- You wrote FSB will concentrate mainly on collection and analysis of information. Do you know that just after Beslan in OGV (objedinennaya gruppirovka voysk) was created joint intelligence service (objedinennaya razvedyvatelnaya slujba) from FSB, MVD and GRU. Chief of this new service - deputy chief of OGV. It doesnt look like FSB remain main structure for collection of information in North Caucasus. What do you think about it?

- You are absolutely right but it doesnt contradict my point.  I think that on the tactical level  that will be the case.  If the MVD is in charge of the antiterrorist operations in the regions the MVD will have to have the necessary  information to do the job. To my knowledge the MVD has very limitted electronic interception capabilities, if any, and none when it comes to space imagery. That is where the FSB and the GRU come in. The most  difficult part will be the distribution of humint  information, which for understandable reasons each of the organizations  involved could be reluctant to share, especially if it suspects that one of the partners leaks.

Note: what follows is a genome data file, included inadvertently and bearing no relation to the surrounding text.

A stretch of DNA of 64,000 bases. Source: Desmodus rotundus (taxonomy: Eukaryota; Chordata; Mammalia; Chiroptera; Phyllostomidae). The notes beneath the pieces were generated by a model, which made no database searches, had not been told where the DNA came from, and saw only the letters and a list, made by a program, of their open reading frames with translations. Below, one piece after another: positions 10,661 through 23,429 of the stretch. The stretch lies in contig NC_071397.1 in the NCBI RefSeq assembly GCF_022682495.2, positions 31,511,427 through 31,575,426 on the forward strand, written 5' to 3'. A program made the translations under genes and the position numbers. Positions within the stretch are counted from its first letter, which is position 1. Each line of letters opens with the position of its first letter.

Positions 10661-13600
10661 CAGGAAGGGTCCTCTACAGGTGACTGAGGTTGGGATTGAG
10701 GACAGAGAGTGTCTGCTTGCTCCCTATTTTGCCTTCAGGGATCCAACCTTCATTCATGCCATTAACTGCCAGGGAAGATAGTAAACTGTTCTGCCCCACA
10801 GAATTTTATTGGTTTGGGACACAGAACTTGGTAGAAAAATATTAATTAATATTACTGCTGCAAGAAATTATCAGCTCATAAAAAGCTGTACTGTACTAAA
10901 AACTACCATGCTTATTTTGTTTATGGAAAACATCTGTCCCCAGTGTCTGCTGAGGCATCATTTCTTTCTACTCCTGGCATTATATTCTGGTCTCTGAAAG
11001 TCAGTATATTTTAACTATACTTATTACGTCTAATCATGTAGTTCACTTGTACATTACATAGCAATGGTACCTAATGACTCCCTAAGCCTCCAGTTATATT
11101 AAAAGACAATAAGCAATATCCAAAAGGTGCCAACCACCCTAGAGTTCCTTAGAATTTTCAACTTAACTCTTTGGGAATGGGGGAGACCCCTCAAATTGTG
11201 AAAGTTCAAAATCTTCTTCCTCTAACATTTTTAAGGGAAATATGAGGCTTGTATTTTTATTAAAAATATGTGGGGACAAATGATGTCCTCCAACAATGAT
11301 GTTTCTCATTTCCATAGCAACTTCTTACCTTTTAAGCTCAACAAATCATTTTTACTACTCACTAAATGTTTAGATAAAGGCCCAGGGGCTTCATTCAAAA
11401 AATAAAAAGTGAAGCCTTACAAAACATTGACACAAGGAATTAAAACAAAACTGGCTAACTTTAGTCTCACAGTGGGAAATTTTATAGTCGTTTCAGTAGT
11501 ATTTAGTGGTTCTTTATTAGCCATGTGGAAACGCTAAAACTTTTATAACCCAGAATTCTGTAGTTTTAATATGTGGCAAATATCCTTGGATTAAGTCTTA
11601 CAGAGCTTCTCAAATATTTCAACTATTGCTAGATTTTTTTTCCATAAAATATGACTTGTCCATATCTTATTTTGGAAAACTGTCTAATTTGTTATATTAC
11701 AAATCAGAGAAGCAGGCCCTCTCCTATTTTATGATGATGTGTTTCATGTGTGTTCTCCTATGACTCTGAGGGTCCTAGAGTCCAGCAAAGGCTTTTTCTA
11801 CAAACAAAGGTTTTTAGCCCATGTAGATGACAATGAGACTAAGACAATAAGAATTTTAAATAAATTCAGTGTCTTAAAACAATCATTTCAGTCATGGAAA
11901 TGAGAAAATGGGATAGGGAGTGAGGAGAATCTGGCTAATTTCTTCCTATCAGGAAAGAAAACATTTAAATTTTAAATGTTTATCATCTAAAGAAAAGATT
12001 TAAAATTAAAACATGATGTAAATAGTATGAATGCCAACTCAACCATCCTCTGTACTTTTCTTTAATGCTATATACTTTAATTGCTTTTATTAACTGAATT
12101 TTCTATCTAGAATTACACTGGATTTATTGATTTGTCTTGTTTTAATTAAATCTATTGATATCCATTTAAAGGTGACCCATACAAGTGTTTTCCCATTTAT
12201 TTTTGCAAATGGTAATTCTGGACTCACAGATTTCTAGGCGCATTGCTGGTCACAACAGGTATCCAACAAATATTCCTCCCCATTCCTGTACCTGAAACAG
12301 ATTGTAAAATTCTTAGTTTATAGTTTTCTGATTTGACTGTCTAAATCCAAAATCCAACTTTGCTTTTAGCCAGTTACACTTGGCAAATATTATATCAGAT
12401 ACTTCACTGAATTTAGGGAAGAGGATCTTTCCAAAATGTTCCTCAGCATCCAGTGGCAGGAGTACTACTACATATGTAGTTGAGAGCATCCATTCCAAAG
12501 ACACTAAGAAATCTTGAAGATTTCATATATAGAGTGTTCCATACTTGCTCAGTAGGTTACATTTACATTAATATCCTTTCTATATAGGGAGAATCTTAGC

- To my impression, Putin choose regions, not centre for main role in counterterrorism operation, and after all - for responsibility. Why, what do you think?

- I entirely agree although I am not sure whether we should speak about main role. I would feel better with increasingly important role, although as a non Russian, sitting very far away from Moscow, it would be presumptuous of me to pretend that I really know the answer.

- Question, what I hear every day from Putin supporters if I mention Yandarbievs case - why we cant do the same thing, that Israel and USA can do? What is your response?

- My understanding is that your government officially rejected the accusation and the local authorities based their accusation on strong but circumstantial evidence, imperfect by definition. I am not qualified to comment on the legal aspect of the case.  As to the second part of the question. I dont know. On one hand, if one would absolutely guarantee that such an action would, for example,  stop the 9/11 attack  very few decisonmakers would hesitate. But then there is a question What then? How many future terrorists may such an attack create ?  We in the EU approach these things much too ideologically. If we had something like 9/11 or Beslan we would look at certain things more realistically.